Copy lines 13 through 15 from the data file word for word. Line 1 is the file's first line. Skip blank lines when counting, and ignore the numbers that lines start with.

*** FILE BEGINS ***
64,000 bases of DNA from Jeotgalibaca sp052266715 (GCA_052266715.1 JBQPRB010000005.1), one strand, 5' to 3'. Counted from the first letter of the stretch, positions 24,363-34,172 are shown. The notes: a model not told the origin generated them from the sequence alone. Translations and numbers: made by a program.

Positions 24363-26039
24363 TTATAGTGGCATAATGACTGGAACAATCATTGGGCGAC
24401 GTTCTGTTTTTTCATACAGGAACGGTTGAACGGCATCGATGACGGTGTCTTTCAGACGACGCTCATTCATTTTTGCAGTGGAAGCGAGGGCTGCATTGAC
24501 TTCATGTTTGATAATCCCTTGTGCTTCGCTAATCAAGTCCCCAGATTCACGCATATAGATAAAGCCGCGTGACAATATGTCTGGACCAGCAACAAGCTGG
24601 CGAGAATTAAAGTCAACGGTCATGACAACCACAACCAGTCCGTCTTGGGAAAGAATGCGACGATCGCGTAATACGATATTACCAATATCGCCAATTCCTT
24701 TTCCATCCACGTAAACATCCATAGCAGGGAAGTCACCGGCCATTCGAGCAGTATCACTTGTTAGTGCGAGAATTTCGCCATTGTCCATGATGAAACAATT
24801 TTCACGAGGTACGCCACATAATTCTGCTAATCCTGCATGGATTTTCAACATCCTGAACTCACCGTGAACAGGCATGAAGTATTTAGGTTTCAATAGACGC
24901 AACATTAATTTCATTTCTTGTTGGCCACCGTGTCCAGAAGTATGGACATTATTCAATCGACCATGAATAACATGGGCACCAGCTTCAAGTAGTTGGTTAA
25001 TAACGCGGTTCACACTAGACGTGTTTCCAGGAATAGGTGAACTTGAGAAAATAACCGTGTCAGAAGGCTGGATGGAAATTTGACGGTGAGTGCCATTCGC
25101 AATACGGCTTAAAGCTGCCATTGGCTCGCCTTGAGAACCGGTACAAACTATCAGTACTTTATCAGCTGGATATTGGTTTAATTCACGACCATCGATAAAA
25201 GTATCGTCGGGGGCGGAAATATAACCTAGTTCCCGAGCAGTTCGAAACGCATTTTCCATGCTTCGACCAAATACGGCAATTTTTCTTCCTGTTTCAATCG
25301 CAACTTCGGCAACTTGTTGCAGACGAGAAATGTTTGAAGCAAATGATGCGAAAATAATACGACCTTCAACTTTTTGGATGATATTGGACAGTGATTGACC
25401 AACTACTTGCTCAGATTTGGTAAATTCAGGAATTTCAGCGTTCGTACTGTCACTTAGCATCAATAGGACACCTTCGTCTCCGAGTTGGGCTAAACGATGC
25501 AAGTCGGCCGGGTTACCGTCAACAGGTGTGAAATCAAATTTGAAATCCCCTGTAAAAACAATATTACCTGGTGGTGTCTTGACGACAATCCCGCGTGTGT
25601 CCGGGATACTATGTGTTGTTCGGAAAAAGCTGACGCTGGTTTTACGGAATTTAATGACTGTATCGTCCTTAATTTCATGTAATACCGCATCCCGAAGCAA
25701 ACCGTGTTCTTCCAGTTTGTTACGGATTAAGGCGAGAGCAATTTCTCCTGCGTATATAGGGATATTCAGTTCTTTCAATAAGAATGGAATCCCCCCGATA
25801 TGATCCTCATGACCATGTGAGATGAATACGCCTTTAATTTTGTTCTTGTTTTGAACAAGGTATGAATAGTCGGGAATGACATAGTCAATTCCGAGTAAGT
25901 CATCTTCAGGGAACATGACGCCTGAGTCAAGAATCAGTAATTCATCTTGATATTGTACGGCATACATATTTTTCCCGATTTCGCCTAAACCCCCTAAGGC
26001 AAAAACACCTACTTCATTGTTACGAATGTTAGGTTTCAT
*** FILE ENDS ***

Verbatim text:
25301 CAACTTCGGCAACTTGTTGCAGACGAGAAATGTTTGAAGCAAATGATGCGAAAATAATACGACCTTCAACTTTTTGGATGATATTGGACAGTGATTGACC
25401 AACTACTTGCTCAGATTTGGTAAATTCAGGAATTTCAGCGTTCGTACTGTCACTTAGCATCAATAGGACACCTTCGTCTCCGAGTTGGGCTAAACGATGC
25501 AAGTCGGCCGGGTTACCGTCAACAGGTGTGAAATCAAATTTGAAATCCCCTGTAAAAACAATATTACCTGGTGGTGTCTTGACGACAATCCCGCGTGTGT